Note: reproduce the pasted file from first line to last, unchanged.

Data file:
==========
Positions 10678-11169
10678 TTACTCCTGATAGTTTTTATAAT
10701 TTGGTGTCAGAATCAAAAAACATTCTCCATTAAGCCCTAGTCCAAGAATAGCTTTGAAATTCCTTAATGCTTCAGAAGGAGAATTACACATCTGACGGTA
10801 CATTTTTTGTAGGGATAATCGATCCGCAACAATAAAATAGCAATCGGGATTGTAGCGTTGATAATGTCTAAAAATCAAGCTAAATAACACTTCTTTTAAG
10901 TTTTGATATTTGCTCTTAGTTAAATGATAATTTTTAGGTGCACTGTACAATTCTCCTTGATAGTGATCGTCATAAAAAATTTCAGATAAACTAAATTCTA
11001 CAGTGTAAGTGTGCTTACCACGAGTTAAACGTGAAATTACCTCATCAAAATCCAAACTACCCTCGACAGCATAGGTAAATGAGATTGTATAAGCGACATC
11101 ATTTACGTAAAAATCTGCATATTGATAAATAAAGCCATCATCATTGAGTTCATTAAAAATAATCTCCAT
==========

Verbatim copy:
Positions 10678-11169
10678 TTACTCCTGATAGTTTTTATAAT
10701 TTGGTGTCAGAATCAAAAAACATTCTCCATTAAGCCCTAGTCCAAGAATAGCTTTGAAATTCCTTAATGCTTCAGAAGGAGAATTACACATCTGACGGTA
10801 CATTTTTTGTAGGGATAATCGATCCGCAACAATAAAATAGCAATCGGGATTGTAGCGTTGATAATGTCTAAAAATCAAGCTAAATAACACTTCTTTTAAG
10901 TTTTGATATTTGCTCTTAGTTAAATGATAATTTTTAGGTGCACTGTACAATTCTCCTTGATAGTGATCGTCATAAAAAATTTCAGATAAACTAAATTCTA
11001 CAGTGTAAGTGTGCTTACCACGAGTTAAACGTGAAATTACCTCATCAAAATCCAAACTACCCTCGACAGCATAGGTAAATGAGATTGTATAAGCGACATC
11101 ATTTACGTAAAAATCTGCATATTGATAAATAAAGCCATCATCATTGAGTTCATTAAAAATAATCTCCAT